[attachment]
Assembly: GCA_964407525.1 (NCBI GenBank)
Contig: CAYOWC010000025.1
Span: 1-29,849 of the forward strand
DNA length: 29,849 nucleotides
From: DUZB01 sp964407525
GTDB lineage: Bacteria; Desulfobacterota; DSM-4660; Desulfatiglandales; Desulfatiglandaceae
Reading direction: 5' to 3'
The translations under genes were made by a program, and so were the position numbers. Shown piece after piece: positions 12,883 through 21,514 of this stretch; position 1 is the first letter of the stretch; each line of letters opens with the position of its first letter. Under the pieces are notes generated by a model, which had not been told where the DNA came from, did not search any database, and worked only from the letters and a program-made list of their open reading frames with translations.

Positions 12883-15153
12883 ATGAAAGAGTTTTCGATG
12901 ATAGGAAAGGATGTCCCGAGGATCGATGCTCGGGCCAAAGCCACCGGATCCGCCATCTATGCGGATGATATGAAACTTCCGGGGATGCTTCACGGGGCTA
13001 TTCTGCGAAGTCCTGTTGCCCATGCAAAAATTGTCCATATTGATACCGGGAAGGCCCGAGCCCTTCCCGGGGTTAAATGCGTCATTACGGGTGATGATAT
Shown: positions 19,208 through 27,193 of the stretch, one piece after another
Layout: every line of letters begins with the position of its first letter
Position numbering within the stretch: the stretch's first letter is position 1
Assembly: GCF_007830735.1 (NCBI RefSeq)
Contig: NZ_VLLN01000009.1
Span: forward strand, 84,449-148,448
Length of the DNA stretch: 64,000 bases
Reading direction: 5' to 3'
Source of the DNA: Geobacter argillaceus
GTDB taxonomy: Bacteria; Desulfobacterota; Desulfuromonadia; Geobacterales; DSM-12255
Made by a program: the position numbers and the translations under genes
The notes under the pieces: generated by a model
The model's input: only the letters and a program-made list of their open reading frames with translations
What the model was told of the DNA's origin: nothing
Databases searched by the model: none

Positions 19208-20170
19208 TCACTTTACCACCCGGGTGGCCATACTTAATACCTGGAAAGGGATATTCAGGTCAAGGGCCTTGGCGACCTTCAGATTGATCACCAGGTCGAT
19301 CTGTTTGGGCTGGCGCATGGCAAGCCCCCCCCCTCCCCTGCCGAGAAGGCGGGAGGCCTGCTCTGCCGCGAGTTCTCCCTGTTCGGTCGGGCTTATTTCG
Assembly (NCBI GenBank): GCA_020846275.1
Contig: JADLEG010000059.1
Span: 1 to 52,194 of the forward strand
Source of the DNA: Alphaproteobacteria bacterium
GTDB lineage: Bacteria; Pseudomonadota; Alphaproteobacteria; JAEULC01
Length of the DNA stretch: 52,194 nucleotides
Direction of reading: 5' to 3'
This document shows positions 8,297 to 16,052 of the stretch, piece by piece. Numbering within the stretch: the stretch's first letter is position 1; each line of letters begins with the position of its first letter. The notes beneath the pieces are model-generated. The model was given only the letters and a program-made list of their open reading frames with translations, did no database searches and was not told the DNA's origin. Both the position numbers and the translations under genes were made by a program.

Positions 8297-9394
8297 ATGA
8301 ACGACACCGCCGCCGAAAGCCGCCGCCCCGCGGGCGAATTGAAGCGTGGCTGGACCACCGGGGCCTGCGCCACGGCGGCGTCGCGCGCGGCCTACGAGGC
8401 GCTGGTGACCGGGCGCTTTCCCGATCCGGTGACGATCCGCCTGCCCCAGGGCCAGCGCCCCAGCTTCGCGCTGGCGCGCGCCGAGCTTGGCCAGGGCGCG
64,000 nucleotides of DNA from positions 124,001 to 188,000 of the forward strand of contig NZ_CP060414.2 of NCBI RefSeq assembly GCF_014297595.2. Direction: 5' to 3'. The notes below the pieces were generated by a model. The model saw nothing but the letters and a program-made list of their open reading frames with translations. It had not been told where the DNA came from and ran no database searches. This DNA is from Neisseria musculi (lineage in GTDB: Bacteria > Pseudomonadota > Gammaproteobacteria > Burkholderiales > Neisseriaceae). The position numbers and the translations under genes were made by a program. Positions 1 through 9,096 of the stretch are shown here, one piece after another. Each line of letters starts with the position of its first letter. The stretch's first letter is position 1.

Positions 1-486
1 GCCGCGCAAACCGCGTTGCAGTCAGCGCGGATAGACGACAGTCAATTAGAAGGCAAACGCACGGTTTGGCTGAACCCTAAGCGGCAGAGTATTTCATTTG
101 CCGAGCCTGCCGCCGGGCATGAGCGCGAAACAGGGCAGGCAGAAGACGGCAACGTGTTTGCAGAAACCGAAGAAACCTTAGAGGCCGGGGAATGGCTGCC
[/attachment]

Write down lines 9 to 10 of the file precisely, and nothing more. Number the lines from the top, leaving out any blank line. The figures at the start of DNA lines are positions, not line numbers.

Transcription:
Positions 12883-15153
12883 ATGAAAGAGTTTTCGATG